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Journal Article

Cholera-toxin binding to cells of developing chick retina analyzed by fluorescence-activated cell sorting

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Rathjen, F., & Gierer, A. (1981). Cholera-toxin binding to cells of developing chick retina analyzed by fluorescence-activated cell sorting. Brain Research, 227(4), 539-549. doi:10.1016/0165-3806(81)90007-9.

Cite as: https://hdl.handle.net/21.11116/0000-000C-8638-E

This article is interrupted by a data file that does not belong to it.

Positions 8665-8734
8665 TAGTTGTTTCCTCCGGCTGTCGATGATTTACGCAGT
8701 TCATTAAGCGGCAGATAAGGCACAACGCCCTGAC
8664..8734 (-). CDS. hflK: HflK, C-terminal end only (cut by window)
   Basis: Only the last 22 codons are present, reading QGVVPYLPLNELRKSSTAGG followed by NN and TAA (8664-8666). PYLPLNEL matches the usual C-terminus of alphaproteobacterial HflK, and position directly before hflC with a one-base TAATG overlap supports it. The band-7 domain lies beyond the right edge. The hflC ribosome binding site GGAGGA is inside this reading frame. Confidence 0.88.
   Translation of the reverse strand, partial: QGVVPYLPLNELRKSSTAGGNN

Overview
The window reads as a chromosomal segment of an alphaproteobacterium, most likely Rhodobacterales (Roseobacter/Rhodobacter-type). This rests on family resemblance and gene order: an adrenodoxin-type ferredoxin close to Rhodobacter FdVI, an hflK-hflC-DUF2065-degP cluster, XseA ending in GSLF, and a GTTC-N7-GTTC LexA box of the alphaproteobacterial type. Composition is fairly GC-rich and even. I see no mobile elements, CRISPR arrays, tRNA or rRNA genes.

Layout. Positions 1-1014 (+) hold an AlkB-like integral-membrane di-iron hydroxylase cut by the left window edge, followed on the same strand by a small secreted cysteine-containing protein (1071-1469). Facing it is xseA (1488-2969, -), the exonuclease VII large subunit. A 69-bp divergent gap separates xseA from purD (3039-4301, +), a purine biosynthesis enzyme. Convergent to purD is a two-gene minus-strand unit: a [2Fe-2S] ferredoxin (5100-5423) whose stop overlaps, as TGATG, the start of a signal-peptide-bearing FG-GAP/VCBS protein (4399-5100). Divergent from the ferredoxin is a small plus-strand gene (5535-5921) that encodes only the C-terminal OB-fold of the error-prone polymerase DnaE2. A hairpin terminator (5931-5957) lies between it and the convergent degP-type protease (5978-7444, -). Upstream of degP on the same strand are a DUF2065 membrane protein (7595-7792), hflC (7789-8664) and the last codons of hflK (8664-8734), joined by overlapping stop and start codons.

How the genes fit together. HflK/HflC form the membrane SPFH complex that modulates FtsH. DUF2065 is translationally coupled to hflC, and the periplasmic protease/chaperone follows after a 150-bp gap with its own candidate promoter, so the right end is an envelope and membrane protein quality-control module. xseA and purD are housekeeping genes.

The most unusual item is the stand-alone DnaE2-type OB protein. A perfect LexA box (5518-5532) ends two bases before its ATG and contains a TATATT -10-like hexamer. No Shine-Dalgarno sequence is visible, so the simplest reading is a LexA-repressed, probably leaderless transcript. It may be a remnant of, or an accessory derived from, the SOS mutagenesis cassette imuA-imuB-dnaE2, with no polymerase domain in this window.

The occurrence of gangliosides on nerve cells of the developing retina was studied by fluorescence-activated cell analysis and sorting, using fluorescent cholera toxin as marker. This toxin binds to GM1; neuraminidase converts several other gangliosides into GM1. Without pretreatment by this enzyme weak binding of toxin is detected at later stages of development, whereas pretreatment leads to considerable toxin binding at earlier stages. The number of cells binding toxin as well as the amount bound per cell increase with developmental age of the retina. Cells binding a given amount of toxin vary strongly in size. Cell sorting was used to separate postmitotic cells from proliferating cells. Proliferating cells have little binding capacity, while postmitotic cells bind relatively large amounts of toxin. Localization of gangliosides which bind toxin in the developing retina was studied in cryostat sections. At an early stage (day 6) toxin binding is localized in the inner layer of the developing retina which contains the ganglion and other postmitotic cells, but is not found in the outer layer of matrix cells. At later stages complex staining patterns evolve with binding predominantly in the nerve fiber layers.